Friday, January 29, 2010

3 Christ's Merit and Our Salvation: Covenant and Justification in Olevianus's "Exposition of the Apostles' Creed"

Yesterday I mentioned that i've just obtained the new work by the German Reformer, Caspar Olevianus, An Exposition of the Apostles' Creed, newly published by Reformation Heritage Books in the Classic Reformed Theology series, edited by Scott Clark. The first in the series was the excellent exposition of the Heidelberg Catechism by William Ames, the English Reformer, entitled A Sketch of the Christian's Catechism, published last year, and which I also very highly recommend.

As I have begun to get into this work, I keep digging up nuggets of gold. Witness this one that I just ran across this morning, from the Introduction by Olevianus, immediately following the piece I quoted yesterday:
"We can see from the following that this covenant between God and us is a gracious one and does not rest upon any condition of our own worthiness or merit, but exists through faith alone. For so far as God is concerned, He, strictly speaking, makes the covenant with us when He seals in our hearts through His Spirit the promise of gracious reconciliation offered in the gospel (Titus 3:5-7; 2Tim 1:9; Gal. 3:6, 28-29). So far as we are concerned, we receive it through faith alone when we are graciously endowed with the Holy Spirit who brings it about that we want to believe and are able to believe the gracious promise of reconciliation through Christ (Eph. 1; Joel 2; Isa. 59). If you look at the Mediator, our heavenly Father has indeed received from Him the price of reconciliation and we have satisfaction in Him. For in the same way the Mediator was graciously sent and given to us, and also imputes to use that merit, the covenant is also gracious. So this whole covenant is purely gracious and exists through faith alone. With respect to God, the offering of the promise of grace and the giving of Christ Himself is gracious. The reception on our part is also gracious because it is the action of God in us by which He seals His promise on our hearts. He does this so that having been acted upon, we might act, that is, that having been made believers by Him, we might believe (Eph. 2:1, 5-10). All of these things are clearly described in that promise of the new covenant in Jeremiah 31 that I referred to above.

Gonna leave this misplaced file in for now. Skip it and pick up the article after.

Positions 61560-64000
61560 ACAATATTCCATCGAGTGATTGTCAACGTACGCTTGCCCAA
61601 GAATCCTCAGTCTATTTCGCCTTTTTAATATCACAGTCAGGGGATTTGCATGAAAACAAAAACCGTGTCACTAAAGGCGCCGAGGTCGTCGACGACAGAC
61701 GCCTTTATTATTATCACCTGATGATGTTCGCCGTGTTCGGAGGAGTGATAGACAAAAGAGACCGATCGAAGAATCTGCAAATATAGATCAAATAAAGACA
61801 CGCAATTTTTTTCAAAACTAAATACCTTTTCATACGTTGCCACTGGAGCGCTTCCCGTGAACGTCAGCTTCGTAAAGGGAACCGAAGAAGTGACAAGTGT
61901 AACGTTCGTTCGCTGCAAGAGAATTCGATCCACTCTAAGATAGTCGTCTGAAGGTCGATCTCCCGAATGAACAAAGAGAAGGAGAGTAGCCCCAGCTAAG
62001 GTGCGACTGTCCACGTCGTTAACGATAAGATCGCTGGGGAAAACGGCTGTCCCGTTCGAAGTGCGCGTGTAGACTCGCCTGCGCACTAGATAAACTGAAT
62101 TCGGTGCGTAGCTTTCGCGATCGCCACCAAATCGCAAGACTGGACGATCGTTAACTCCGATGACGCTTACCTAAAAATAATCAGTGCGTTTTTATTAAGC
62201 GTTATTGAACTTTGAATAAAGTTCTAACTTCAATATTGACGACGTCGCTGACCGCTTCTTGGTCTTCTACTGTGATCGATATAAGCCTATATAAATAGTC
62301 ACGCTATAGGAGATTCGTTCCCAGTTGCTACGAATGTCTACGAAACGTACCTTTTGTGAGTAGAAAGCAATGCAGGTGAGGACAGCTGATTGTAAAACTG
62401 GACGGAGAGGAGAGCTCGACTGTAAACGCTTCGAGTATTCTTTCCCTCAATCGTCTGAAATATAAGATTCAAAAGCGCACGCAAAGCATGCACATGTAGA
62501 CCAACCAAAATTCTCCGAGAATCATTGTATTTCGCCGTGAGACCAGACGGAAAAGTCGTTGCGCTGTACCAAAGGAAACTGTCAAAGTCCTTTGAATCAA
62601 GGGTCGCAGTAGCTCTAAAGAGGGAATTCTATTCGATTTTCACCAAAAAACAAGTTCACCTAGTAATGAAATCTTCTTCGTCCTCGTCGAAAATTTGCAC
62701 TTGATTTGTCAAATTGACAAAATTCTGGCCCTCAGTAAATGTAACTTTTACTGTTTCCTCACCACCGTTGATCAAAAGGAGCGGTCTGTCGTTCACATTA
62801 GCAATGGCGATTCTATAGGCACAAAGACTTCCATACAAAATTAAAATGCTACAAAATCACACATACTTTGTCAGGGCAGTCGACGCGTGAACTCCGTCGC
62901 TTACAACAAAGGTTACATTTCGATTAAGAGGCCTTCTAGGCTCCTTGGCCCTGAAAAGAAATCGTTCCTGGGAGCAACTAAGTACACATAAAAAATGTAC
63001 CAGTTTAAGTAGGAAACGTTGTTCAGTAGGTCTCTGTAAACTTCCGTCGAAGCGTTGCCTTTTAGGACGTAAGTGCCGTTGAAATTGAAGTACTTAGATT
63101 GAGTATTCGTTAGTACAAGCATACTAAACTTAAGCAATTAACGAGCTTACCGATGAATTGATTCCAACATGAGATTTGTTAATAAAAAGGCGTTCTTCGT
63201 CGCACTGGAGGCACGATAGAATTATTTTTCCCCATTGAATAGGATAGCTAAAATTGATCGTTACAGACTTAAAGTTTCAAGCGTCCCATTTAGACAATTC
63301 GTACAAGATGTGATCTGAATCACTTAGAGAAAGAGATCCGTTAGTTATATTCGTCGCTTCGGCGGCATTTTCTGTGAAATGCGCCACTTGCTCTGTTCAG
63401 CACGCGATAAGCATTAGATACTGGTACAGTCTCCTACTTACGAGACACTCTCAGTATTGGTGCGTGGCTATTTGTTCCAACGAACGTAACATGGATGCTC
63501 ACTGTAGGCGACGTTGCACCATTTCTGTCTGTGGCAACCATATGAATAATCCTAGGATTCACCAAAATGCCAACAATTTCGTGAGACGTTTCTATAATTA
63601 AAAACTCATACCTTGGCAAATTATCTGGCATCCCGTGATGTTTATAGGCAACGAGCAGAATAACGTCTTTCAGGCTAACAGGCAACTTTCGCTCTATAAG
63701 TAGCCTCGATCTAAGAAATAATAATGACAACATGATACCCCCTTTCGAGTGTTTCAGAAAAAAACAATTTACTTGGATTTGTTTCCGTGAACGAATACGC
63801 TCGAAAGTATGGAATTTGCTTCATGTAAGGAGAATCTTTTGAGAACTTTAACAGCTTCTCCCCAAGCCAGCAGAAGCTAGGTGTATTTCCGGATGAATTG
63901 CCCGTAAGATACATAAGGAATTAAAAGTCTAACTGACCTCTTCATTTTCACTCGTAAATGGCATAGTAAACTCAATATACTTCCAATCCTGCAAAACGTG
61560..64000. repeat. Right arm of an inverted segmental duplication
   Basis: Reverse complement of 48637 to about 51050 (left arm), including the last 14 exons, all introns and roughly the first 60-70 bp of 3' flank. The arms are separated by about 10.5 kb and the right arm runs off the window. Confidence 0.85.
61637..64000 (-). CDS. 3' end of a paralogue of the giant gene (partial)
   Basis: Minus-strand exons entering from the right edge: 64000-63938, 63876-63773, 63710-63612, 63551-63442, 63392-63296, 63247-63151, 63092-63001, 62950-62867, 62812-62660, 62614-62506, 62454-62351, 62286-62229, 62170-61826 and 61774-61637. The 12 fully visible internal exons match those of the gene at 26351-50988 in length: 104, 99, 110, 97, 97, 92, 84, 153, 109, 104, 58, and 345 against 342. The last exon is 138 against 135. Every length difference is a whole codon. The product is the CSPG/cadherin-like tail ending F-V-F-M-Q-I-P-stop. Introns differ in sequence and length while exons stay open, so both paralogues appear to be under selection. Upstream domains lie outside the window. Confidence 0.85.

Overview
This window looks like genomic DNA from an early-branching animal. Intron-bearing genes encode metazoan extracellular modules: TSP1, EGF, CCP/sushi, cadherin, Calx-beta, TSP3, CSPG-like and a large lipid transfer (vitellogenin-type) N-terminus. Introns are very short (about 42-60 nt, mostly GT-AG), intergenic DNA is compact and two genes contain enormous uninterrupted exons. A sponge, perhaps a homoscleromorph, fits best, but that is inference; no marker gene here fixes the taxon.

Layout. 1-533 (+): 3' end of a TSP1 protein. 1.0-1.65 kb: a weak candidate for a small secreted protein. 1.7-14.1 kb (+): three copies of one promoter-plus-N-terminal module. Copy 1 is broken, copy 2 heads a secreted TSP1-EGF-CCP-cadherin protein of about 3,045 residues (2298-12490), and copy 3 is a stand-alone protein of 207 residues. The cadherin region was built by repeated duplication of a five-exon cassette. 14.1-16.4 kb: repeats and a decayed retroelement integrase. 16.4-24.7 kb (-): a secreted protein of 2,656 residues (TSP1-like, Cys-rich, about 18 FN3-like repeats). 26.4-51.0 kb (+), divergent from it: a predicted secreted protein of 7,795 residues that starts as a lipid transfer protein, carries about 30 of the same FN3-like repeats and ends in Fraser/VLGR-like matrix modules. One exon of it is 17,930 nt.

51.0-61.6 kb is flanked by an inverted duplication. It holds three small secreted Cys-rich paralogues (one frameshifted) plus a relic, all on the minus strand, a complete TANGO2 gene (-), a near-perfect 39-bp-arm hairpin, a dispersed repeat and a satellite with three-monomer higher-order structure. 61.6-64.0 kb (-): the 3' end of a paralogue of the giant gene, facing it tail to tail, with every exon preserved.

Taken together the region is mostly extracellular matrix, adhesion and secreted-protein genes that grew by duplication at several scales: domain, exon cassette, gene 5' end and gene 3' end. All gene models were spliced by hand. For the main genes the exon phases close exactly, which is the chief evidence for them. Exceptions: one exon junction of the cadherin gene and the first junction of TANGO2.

The reason why God wanted this covenant to be completely gracious was so that all glory might redound to Him alone...." (pp. 14-15, Caspar Olevianus, An Exposition of the Apostles' Creed)
Despite the objections of some in the Federal Vision camp, or those more recently who seem to want to echo the Federal Vision's objection to ANY discussion of merit, the grounding of salvation in God's gracious election and the just imputation of Christ's righteousness to His elect is an OLD idea - is not the product of any newfangled hermeneutic. Olevianus, one of the architects of the Reformation in Europe, as one of the authors of the Heidelberg Catechism, clearly teaches here in this little section of the introduction to this work - and elsewhere within, and (Scott Clark will confirm this I'm sure, as a recognized scholar of Olevianus) throughout his writings - that Christ's merit, the merit of the Mediator, is applied to us. We are reckoned FULLY righteous in the sight of God - and that righteousness is, sorry to say to some recent objectors - a meritorious righteousness, for it is CHRIST's righteousness, properly speaking.

How glorious is our Lord - how magnificent is His salvation, for He has granted and imputed the fully meritorious righteousness of Christ to filthy and depraved sinners such as you and me. We have to grasp both the depth of our sin, and the stupendous height of the righteousness we are imputed with, in order to really begin to understand the matchless grace of God...and, as we increase in our appreciation of the magnificence of this grace, we have all the more motivation toward thanksgiving and praise... and all indeed does to redound to God's glory!